As expected, U.S. sales of Class 8 trucks declined sharply in May, according to data received today (June 10) from Wards Intelligence.
According to Wards, manufacturers reported that 9,165 Class 8 trucks were sold on the U.S. market in May. 3,472 fewer than an already down April for a decline of 27.5%. It was the first sub-10,000 sales month for the industry since February 2011.
Compared to May 2019, sales plummeted from 24,424 in that month, dropping a whopping 62.5%. For the year-to-date, sales of 69,384 Class 8 trucks are 37.7% behind last year’s pace, when 111,332 trucks were sold in the first five months of the year.
As the U.S. economy began to open in the month of May, it’s possible that June truck sales will begin to rise, but still aren’t expected to reach 2019 levels until the later months of the year, if at all.
Individual OEMs showed mixed results, with Volvo being the only line to do better in May than in April. Volvo reported 1,084 trucks sold in May, a 14.0% improvement over April sales of 951 units. For the year thus far, Volvo sales lag 38.6% behind last year’s pace, close to the industry average.
Kenworth saw a sales drop of 44.2% over April results with May sales of 1,277 trucks compared to 2,290 in the prior month. It was the worst month-over-month loss of the OEMs.
Peterbilt was closer to the industry average at a 27.9% decline, 1,119 sold in May compared to 1,553 in April. The company leads the way, however, when compared with May 2019, when 3,855 trucks were sold. The 71.0% decline tops the OEM list for May.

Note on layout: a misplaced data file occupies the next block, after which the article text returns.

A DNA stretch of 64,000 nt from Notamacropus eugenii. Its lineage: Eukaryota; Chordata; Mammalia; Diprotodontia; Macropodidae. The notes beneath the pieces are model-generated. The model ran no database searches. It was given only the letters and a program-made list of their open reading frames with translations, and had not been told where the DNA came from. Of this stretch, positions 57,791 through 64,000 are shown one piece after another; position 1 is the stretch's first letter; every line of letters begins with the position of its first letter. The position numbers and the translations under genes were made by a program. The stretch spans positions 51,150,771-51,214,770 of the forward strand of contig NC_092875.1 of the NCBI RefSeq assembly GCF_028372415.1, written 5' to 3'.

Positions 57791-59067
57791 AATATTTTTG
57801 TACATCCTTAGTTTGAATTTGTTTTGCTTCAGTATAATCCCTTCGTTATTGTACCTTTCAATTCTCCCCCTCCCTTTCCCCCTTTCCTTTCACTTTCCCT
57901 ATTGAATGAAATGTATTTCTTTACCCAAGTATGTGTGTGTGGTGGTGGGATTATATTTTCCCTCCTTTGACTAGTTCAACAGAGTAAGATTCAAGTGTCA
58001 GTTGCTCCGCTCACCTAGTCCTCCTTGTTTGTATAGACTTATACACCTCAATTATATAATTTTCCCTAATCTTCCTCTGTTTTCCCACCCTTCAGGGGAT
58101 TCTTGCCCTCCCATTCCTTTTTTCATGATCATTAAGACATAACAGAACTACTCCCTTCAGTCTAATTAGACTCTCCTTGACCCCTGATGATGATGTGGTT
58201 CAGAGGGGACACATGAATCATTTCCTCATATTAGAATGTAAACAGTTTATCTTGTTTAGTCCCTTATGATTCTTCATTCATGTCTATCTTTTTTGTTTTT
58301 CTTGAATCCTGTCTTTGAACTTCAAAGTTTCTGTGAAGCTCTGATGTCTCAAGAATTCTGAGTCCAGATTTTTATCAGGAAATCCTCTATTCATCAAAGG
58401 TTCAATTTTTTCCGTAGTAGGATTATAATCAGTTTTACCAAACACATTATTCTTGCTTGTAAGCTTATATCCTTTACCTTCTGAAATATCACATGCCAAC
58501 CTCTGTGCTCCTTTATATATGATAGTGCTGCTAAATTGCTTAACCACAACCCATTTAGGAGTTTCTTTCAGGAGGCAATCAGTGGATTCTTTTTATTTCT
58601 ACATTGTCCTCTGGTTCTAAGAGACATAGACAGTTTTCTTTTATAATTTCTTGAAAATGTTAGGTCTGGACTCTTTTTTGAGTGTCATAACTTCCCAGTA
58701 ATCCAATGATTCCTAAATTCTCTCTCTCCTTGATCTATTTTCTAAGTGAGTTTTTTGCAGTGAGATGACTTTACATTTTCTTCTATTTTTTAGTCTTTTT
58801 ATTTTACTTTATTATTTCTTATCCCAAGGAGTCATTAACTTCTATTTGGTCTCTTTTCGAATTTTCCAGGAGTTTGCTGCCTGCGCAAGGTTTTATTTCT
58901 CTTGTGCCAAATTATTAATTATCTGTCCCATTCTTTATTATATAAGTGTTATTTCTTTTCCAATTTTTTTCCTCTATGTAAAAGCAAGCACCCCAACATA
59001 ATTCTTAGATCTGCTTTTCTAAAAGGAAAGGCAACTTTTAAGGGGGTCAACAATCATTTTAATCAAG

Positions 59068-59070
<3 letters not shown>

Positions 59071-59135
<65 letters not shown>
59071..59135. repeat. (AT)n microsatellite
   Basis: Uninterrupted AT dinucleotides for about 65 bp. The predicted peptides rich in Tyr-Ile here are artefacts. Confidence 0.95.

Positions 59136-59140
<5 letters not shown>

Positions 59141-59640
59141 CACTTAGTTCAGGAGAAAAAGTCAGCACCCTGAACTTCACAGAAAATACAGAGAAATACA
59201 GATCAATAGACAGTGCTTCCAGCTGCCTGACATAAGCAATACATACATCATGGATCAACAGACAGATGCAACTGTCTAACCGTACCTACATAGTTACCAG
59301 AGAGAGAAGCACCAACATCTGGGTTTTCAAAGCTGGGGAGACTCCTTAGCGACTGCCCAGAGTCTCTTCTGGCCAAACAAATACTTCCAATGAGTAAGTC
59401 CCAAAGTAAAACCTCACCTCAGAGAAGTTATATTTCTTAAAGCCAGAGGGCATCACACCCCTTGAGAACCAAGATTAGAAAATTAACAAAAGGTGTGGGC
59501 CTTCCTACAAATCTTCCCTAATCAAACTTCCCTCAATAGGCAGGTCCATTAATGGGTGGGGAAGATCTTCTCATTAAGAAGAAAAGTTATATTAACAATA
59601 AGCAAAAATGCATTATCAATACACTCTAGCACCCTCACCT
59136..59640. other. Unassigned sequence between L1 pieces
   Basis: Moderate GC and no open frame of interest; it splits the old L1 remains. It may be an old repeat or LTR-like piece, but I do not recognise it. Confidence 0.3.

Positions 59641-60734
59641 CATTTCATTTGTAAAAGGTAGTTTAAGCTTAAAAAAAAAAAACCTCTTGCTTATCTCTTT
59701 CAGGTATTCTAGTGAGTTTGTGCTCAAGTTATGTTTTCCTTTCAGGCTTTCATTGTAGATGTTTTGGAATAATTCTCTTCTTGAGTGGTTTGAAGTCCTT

On a year-to-date basis, International is the biggest loser. Sales of 8,695 trucks are down 45.9% from 16,070 sold January through May last year.
With the largest share of the new Class 8 truck market, Freightliner takes the biggest hit when it comes to sheer numbers. Sales this year are 17,006 behind the 2019 pace, a decline of 40.2%. In May, the company sold 3,104 trucks, a decline of 28.1% from April. Compared with May 2019, sales declined by 5,314 units, dropping 63.6%.
Mack Truck has shown the greatest resilience to the sales drop with a decline of 25.7%, best among the OEMs with the exception of Western Star, whose sales declined 4.2%. Both produce a large number of vocational trucks, possibly making the difference in sales.
Currently, Freightliner holds 36.5% of all 2020 U.S. Class 8 sales, down 1.5% from last year’s mark. At 8.1% of the market, Mack has climbed from last year’s 6.8%. Tiny-but-mighty Western Star, who achieved a 2.3% market share last year, has climbed to 3.5% this year and 5.5% in May.
The good news that the economy has begun to reopen may be offset by the announcement that it is now officially in recession. Those two factors will undoubtedly impact new truck sales in the coming months. The reopening may have started a little late to rescue June sales, and some buyers may wait to determine if the recession will be a short one, as expected, or will last.
Whether May turns out to be the worst month of the year, or sales sink even lower in June, it is apparent that full year 2020 sales will not be as robust as they have been in the last few years. It’s unlikely that sales will fall beneath the 94,978 of recession-year 2009, but there’s no doubt that manufacturers and dealers would like to see an increase from current levels.
Cliff Abbott is an experienced commercial vehicle driver and owner-operator who still holds a CDL in his home state of Alabama. In nearly 40 years in trucking, he’s been an instructor and trainer and has managed safety and recruiting operations for several carriers. Having never lost his love of the road, Cliff has written a book and hundreds of songs and has been writing for The Trucker for more than a decade.